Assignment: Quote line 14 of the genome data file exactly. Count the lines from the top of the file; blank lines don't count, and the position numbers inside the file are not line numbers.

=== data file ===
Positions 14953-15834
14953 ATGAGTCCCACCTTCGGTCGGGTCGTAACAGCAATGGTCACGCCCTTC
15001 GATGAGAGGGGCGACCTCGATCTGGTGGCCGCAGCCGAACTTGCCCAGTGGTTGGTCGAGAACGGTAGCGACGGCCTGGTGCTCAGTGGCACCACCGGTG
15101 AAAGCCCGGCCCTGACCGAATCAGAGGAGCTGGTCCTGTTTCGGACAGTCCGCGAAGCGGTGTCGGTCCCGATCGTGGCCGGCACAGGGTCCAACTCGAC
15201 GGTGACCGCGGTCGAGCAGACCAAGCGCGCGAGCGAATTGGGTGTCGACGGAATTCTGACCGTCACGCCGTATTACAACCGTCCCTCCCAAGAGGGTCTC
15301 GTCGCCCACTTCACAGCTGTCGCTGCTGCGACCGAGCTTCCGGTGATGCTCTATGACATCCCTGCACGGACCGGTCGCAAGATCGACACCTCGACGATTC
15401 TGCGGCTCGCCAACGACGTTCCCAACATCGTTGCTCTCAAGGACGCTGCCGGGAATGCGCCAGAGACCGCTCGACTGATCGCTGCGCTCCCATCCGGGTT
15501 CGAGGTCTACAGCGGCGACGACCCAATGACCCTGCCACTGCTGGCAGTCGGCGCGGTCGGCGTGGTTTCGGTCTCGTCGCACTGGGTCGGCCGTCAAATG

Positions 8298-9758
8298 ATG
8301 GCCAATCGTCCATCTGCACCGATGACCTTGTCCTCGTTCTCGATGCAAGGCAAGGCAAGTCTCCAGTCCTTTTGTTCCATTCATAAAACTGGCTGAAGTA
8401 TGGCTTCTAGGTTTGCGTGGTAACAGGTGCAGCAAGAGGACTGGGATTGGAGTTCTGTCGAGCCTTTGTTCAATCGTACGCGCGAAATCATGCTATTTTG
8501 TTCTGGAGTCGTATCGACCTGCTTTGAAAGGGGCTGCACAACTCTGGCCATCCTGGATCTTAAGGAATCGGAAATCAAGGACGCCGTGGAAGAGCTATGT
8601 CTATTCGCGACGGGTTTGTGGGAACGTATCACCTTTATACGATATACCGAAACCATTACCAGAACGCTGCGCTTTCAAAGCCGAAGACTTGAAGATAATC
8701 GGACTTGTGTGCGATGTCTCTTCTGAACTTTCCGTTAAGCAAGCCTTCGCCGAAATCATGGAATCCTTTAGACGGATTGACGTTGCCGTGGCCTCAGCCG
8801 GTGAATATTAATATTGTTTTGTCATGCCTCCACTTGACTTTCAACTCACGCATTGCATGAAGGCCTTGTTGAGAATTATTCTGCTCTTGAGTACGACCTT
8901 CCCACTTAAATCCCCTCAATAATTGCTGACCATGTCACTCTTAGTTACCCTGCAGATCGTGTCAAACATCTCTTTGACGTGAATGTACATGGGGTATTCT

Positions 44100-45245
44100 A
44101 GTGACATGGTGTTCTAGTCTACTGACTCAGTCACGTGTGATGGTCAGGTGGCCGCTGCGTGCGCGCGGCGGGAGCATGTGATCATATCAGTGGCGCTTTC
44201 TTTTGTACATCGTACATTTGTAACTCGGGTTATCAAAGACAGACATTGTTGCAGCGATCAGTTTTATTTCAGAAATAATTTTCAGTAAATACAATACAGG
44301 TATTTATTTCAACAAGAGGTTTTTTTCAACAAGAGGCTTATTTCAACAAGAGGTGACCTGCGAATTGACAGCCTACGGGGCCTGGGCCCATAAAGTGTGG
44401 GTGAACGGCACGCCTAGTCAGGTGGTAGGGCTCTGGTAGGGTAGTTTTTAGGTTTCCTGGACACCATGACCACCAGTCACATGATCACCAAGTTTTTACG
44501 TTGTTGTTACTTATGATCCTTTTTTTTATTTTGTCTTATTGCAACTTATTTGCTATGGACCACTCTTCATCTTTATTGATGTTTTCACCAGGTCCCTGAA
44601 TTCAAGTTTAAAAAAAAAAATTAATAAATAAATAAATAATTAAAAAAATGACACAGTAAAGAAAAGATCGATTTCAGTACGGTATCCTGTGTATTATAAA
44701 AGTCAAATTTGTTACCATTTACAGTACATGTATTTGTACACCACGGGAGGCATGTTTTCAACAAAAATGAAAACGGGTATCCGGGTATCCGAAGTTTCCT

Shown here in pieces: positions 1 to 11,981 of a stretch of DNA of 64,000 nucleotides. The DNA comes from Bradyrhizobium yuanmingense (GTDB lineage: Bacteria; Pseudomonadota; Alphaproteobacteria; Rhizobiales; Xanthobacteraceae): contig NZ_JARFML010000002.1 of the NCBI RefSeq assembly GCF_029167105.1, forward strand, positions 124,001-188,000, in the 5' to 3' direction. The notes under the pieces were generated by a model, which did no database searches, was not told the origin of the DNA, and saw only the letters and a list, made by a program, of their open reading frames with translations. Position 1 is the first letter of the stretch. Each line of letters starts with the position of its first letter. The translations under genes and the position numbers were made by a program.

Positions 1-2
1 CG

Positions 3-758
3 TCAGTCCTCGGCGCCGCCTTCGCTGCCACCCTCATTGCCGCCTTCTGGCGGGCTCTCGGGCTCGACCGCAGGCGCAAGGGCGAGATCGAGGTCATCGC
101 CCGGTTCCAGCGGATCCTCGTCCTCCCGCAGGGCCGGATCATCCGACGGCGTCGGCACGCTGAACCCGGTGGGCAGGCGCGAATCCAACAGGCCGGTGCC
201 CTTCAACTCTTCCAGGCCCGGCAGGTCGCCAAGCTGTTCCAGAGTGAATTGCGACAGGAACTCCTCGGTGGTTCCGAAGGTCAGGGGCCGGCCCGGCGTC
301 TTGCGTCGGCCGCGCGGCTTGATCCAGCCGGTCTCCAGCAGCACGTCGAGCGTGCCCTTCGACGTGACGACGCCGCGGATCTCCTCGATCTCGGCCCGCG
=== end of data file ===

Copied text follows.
8601 CTATTCGCGACGGGTTTGTGGGAACGTATCACCTTTATACGATATACCGAAACCATTACCAGAACGCTGCGCTTTCAAAGCCGAAGACTTGAAGATAATC